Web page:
Bishop Patrick Chauvet acknowledged that the famed monument would close down for "five to six years" as he spoke with local business owners Wednesday, two days after a blaze torched the roof of the cathedral and brought down its spire.
Chauvet said "a segment of the cathedral has been very weakened" by the devastating fire. He did not elaborate which section he was talking about.
He added it was unclear what the church's 67 employees would be doing in the future.
Edouard Philippe is speaking following a special Cabinet meeting Wednesday held by French President Emmanuel Macron, focusing on the reconstruction of the cathedral.
Philippe said the competition aims at "giving Notre Dame a spire adapted to technologies and challenges of our times."
He said authorities have no estimate yet of the total cost of the renovation work. Macron said Tuesday he wants the cathedral to be rebuilt in five years.
Philippe said: "This is obviously a huge challenge, a historic responsibility."
The Paris prosecutor's office says investigators looking into the causes of the Notre Dame fire have still not been able to look inside the cathedral, as it remains unsafe.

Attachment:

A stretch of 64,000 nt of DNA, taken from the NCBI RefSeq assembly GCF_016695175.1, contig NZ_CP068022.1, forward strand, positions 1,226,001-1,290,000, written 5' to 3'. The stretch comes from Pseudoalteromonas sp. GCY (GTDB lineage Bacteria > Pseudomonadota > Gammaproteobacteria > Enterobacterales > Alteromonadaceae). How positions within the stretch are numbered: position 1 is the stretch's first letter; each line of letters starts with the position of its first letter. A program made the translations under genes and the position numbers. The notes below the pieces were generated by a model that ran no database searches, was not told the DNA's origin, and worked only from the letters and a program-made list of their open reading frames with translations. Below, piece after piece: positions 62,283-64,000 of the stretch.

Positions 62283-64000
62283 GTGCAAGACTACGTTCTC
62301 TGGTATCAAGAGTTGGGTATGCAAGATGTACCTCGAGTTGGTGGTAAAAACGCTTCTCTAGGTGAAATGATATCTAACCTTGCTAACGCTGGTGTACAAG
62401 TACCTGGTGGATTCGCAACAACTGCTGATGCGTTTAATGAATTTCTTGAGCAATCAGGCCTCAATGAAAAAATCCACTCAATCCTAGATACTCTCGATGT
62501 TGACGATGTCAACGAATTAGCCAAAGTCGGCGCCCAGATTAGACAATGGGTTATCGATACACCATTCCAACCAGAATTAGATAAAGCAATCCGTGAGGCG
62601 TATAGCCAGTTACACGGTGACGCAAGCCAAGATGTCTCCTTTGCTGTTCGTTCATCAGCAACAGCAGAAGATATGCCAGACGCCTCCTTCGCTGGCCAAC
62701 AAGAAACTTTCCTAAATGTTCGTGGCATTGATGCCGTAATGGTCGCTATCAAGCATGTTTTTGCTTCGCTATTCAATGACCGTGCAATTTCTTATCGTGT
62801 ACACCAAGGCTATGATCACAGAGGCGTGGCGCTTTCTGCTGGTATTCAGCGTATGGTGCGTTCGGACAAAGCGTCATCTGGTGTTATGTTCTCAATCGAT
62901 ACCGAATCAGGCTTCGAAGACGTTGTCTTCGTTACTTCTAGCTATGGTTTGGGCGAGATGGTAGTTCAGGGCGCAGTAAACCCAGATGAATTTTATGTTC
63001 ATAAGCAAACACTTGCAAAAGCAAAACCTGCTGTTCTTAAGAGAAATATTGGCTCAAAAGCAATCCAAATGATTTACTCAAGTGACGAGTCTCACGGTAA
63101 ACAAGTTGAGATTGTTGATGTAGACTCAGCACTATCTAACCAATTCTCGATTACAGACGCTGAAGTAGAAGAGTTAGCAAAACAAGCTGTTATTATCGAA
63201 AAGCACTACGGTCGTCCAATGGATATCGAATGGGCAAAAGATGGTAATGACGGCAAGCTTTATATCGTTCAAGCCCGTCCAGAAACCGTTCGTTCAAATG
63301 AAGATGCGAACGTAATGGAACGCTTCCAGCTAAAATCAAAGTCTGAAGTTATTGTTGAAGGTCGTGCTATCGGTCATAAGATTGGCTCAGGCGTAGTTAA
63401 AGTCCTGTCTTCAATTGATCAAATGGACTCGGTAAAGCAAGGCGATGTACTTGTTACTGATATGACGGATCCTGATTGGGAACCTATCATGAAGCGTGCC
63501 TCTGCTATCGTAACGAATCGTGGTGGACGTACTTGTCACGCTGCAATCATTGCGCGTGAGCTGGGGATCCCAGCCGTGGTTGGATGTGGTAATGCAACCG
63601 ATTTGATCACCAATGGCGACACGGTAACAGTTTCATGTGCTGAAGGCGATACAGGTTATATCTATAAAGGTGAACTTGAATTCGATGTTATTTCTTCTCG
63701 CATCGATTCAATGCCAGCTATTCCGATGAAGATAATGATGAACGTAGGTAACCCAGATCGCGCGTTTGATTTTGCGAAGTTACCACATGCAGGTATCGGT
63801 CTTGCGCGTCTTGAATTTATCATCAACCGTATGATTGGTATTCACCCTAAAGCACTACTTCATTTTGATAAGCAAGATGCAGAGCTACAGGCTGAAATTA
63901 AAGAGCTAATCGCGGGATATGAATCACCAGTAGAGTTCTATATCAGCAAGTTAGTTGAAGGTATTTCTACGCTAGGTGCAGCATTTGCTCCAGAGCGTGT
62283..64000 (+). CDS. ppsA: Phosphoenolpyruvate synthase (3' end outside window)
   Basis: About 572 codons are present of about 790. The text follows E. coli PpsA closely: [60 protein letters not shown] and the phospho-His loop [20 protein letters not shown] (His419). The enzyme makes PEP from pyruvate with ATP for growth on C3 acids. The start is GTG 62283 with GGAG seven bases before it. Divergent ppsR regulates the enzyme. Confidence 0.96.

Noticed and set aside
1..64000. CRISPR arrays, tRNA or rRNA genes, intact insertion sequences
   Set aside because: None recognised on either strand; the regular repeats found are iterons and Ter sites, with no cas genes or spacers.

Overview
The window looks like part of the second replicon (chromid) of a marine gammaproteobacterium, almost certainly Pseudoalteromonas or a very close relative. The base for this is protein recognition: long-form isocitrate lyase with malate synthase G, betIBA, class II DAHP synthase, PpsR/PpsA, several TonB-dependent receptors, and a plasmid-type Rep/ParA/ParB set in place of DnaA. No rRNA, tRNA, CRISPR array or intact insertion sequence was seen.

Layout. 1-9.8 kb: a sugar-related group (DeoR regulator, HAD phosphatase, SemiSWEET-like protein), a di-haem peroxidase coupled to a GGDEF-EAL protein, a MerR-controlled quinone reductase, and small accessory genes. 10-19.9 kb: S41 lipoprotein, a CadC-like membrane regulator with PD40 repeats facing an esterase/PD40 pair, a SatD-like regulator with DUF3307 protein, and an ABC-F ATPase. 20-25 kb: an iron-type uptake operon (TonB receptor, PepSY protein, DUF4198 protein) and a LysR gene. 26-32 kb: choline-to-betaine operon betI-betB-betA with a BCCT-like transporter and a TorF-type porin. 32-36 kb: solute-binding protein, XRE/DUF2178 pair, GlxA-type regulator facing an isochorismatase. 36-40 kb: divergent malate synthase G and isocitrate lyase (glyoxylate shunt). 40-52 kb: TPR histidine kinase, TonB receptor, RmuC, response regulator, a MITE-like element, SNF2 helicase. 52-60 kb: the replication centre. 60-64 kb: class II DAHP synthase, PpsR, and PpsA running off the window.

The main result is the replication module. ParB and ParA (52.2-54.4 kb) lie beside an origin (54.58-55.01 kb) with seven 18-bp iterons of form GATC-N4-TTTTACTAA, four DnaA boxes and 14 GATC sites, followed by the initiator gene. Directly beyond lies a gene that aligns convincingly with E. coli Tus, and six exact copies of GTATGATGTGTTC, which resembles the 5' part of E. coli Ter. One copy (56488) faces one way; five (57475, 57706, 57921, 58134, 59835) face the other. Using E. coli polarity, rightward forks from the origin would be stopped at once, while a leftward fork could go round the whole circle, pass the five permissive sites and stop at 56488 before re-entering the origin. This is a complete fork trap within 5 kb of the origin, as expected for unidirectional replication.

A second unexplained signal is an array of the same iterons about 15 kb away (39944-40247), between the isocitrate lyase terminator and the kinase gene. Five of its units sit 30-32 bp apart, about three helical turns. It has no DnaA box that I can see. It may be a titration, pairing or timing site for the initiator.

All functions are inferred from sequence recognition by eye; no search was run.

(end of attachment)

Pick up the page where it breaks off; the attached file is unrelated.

Investigators will continue with interviews Wednesday, saying the inquiry will go on until prosecutors uncover "the truth and identify the origin" of the blaze.
On Tuesday, investigators spoke with around 30 witnesses, including employees of companies involved in the church's restoration and security personnel.
The Czech Philharmonic and other major Czech orchestras will join forces to play a fundraising concert to help restore Notre Dame Cathedral, heavily damaged by a devastating fire.
The Czech Philharmonic says the orchestras will perform Antonin Dvorak's "Stabat Mater" in St. Vitus Cathedral, a Gothic masterpiece, in Prague on Tuesday.
(This story has not been edited by Business Standard staff and is auto-generated from a syndicated feed.)